Economic recovery in the early part of the year; economic activity expected to pick up sharply in the second quarter
In contrast to the euro area overall, Slovenia saw the economic recovery begin in the first quarter of this year. This was largely driven by the lifting of containment measures, and the resulting growth in sizeable areas of private consumption that had previously been curtailed. The situation is also gradually improving on the labour market, where wage growth strengthened again amid the government measures. Banka Slovenije’s assessment is that the current figures for May indicate a sharp rise in economic activity in the second quarter of this year.
Economic growth in the euro area is recovering as the epidemiological picture improves. Strengthening demand also drove a recovery in services, alongside continuing growth in manufacturing output. After two quarterly declines, GDP is expected to increase in the second quarter of this year. Economic growth is forecast to reach 4.3% this year (European Commission, OECD). Major uncertainties nevertheless remain in connection with the spread of the virus.
In contrast to the euro area, the Slovenian economy actually began its recovery in the first quarter of this year. GDP was up 1.4% on the final quarter of last year. Amid the lifting of the containment measures, the rise was driven most notably by growth in sizeable areas of private consumption that had previously been curtailed. The exceptions were certain leisure services, which have not yet begun to recover to a sufficient extent, given the measures still in place to prevent people from travelling and gathering.
Growth in aggregate industrial production slowed slightly in the first quarter, primarily as a result of a decline in the pharmaceutical sector, but the majority of other sectors saw the recovery continue. Despite construction firms’ optimism, value-added in construction declined relative to the final quarter of last year, but in our assessment this is merely a temporary blip given the scale of residential construction and public investment planned.
The situation is also improving on the labour market as the containment measures are gradually lifted. The number of registered unemployed at the end of May was down 16.8% in year-on-year terms, while the number of vacancies is rising. Given the rising optimism of firms, which in May was already being reflected in a sharp increase in employment expectations in all sectors, even the worst-hit service sectors can be expected to see a gradual improvement in the situation over the coming months.
Thanks to bonus payments in connection with the epidemic, the average gross wage in public services over the first two months of the year was up almost a tenth. Wage growth exceeded 14% in March (in part because of the fall in wages in the private sector during the same period last year).
The general government deficit amounted to EUR 1.2 billion over the first four months of this year, and was mainly attributable to the need to fund Covid-19 measures. After deteriorating in year-on-year terms for more than a year, the balance improved in April, driven by an increase in revenues. The growth in revenues was attributable to last year’s low basis caused by the anti-coronavirus legislation, but economic activity is also strengthening. Growth in expenditure outpaced growth in revenues over the first four months of the year, and continues to be driven primarily by measures in connection with Covid-19.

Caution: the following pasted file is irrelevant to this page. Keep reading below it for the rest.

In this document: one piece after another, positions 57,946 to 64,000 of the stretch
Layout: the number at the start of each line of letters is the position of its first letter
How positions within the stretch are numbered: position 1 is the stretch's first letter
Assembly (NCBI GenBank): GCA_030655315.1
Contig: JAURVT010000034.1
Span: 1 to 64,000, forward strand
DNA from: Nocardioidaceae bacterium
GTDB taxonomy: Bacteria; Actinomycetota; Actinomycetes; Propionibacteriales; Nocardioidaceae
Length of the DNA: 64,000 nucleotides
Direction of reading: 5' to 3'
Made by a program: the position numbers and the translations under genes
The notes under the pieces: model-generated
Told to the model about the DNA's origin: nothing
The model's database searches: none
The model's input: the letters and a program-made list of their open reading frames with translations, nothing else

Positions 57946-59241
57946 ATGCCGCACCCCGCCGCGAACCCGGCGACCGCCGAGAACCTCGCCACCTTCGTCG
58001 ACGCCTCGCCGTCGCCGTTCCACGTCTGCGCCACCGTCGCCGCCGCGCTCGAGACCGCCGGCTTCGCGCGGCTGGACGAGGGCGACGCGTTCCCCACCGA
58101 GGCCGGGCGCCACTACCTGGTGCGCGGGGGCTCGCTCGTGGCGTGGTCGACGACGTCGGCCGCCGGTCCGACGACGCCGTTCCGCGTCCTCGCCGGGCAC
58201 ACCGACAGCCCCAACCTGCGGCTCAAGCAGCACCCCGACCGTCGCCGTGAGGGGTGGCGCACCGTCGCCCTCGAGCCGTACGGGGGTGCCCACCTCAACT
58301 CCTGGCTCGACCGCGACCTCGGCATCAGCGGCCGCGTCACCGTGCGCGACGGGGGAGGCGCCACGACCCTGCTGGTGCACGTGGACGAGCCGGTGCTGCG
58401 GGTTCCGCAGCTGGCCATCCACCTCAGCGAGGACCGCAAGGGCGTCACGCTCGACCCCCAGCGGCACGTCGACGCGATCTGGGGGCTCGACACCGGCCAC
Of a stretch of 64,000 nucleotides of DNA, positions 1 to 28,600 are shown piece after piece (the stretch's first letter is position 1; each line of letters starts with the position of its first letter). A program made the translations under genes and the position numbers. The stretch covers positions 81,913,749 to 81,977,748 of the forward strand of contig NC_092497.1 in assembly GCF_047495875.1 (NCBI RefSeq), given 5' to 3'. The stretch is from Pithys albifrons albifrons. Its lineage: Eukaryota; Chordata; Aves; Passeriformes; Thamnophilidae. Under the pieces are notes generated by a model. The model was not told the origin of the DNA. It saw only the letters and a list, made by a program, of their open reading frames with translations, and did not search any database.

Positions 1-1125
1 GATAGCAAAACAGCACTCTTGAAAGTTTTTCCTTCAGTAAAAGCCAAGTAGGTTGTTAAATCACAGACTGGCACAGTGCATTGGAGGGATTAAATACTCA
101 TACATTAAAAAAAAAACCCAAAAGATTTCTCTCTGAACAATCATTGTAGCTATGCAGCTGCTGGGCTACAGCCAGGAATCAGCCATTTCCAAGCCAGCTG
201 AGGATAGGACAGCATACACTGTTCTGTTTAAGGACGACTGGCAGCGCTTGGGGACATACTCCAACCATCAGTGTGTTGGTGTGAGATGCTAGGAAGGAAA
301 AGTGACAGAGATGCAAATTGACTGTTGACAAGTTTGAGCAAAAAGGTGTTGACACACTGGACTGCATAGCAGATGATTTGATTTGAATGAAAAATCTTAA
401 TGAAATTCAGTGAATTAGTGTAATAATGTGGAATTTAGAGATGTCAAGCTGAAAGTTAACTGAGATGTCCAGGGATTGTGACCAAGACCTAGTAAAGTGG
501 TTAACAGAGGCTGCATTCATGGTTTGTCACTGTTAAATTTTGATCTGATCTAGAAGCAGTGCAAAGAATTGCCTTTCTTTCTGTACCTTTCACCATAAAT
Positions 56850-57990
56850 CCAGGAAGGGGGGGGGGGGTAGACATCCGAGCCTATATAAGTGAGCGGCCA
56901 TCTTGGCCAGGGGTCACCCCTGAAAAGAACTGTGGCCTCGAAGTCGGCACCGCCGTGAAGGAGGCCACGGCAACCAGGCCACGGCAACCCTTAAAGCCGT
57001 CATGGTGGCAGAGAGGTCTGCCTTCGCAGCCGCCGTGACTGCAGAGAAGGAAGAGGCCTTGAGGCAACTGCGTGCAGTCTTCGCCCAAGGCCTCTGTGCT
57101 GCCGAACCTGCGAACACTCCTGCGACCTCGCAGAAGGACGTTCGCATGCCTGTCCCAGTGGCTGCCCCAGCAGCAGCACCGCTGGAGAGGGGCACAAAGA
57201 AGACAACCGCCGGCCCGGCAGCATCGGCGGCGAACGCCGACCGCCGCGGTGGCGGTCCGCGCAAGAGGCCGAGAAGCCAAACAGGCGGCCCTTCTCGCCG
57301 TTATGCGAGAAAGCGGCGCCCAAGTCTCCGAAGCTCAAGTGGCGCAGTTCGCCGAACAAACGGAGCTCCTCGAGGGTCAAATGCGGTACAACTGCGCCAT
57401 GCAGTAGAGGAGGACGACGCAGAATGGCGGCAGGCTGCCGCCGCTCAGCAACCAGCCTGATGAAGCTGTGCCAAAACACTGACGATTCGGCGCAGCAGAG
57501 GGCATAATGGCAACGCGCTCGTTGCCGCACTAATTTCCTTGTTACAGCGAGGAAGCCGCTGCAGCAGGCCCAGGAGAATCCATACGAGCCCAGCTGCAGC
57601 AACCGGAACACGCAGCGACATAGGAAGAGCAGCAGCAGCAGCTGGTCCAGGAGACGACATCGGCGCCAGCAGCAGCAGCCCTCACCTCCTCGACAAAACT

The economic growth outlook for the remainder of the year is highly positive, and accordingly Banka Slovenije is expecting the economy to pick up sharply in the second quarter. The weekly activity indicators for May show continuing growth in private consumption and exports, while optimism is rising among firms, and the mood of consumers is improving. Amid the restrictions still being imposed by the epidemic, in the short term economic growth might be held back more by limitations on the supply side than on the demand side, as a number of commodities have risen significantly in price, while supply terms have lengthened.
Figure: High-frequency indicators of economic activity
Note: *Includes data from the Bankart system only, which covers more than 80% of all payments. The last data points are not calculated as moving averages.
Sources: FARS, DARS, Bankart, Banka Slovenije calculations
Inflation: recent months have seen certain domestic inflationary pressures strengthen alongside foreign inflationary pressures.
Consumer prices in May were up 2.2% in year-on-year terms. Capacity utilisation in manufacturing has already reached its pre-crisis level, while the numerous crisis bonuses in the public sector have brought a rise in labour costs, and firms have seen a sharp rise in price expectations. Similarly to the euro area overall, inflation has been driven since March by year-on-year rises in energy prices. Despite a rise in food commodity prices, food prices fell in year-on-year terms for the first time in five years, by 0.8%. In addition to food prices, headline inflation was also slowed by service prices, which in May were down in year-on-year terms for the second consecutive month. This year’s weak service price inflation is largely attributable to year-on-year falls in prices of package holidays and accommodation. Core inflation (excluding energy, food, alcohol and tobacco) remained very low, at 0.5%.